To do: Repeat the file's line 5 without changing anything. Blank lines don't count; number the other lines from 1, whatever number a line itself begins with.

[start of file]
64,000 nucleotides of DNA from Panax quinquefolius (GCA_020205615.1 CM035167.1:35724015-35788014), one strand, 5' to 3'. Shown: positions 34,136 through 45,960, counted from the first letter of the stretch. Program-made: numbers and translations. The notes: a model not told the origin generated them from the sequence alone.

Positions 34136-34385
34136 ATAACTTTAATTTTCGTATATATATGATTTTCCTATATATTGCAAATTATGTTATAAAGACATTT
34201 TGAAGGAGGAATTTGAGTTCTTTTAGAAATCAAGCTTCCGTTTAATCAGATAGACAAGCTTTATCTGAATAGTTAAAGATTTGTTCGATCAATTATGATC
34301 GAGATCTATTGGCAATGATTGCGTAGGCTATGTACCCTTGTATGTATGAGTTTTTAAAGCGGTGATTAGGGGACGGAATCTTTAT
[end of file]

34301 GAGATCTATTGGCAATGATTGCGTAGGCTATGTACCCTTGTATGTATGAGTTTTTAAAGCGGTGATTAGGGGACGGAATCTTTAT